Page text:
With pundits attributing the ongoing market rally, which last week manifested itself in a "perfect week" when every single day was a new record high, the first such occurrence in over two decades, to rising hopes that Trump's tax reform will pass, the worst possible news for the market was that a blocking group of republicans - three or more - would emerge in the Senate, making tax reform impossible. Well, that's precisely what CNBC reported moments ago when it announced that Republican senators Bob Corker, John McCain - i.e. the most ardent "never Trumpers" in the Republican party - along with Rand Paul may not support tax overhaul, citing an unidentified adviser to Senate Majority Leader Mitch McConnell. CNBC also notes that if he is elected in Alabama, Roy Moore may also not support the overhaul.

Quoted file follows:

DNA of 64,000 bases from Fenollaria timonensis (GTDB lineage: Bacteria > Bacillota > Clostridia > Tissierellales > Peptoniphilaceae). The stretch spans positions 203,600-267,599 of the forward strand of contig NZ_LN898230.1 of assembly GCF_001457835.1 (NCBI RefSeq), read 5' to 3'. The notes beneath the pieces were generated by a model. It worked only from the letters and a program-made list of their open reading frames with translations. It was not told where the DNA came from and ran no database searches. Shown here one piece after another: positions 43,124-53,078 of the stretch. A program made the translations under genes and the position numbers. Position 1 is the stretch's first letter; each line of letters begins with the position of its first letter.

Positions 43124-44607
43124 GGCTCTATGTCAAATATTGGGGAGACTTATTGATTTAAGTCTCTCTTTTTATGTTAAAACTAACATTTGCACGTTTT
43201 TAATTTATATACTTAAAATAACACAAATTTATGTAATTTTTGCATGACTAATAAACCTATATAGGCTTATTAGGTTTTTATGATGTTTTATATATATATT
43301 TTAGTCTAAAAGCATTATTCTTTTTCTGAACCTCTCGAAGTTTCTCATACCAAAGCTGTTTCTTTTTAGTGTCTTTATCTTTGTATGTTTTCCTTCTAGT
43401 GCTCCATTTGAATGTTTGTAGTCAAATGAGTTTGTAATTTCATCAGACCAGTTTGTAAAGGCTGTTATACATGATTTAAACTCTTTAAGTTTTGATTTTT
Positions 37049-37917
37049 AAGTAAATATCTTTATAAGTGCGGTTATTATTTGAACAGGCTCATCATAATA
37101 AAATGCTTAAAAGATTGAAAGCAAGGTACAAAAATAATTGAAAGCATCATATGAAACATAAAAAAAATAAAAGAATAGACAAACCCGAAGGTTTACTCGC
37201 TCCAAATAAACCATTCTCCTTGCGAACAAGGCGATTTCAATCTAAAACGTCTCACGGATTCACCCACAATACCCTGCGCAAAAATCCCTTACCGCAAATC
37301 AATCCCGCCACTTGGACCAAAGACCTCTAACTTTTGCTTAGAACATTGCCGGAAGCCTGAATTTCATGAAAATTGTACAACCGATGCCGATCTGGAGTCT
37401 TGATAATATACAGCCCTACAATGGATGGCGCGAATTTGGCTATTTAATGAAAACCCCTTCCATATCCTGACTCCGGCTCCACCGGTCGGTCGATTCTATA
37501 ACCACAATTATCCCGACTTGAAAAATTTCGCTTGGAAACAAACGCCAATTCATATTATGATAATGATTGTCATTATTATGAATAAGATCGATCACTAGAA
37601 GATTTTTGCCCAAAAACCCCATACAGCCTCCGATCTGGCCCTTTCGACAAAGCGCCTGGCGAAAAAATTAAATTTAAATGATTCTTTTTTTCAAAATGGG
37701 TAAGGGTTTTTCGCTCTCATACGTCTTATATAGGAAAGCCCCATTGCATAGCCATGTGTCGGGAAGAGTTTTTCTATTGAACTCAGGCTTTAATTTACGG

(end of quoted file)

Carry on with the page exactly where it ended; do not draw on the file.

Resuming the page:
It is well known by now that two of the three Senators mentioned (Corker, McCain) have been sparring with Trump front-and-center in recent weeks, and as such their "nays" are hardly a surprise . As for Rand Paul, he's been no secret skeptic. Paul was against the budget resolution vote last week but in recent days the press seemed to conclude that he and Trump were getting along great. This appears not to have been the case.
Adding to the confusion, there is growing concern about the upcoming Alabama Senate race on December 12, where frontrunning Roy Moore might not support the bill either if elected.
In response to the news, the dollars has slumped, with the USDJPY dropping nearly 40 pips back to the mid-113 area, while the EURUSD spiked from 1.176 to 1.179.
For now stocks are preparing not to notice that the catalyst for the entire move higher in recent weeks may have just been taken out back and shot.
Moments later, however, the move reversed itself if only briefly following a headline from Bloomberg that:
- TAYLOR APPEARED TO WIN SENATE GOP STRAW POLL, SEN. SCOTT SAYS
As Bloomberg adds, President Trump asked about Stanford economist John Taylor and Fed Governor Jerome Powell for a show-of-hands straw poll of Senate Republicans on who they favored for the Fed chair position, and also mentioned Janet Yellen, Sen. Tim Scott tells reporters. "He didn’t announce a winner, but I think Taylor won."
That move however has since been faded and the dollar slide continues.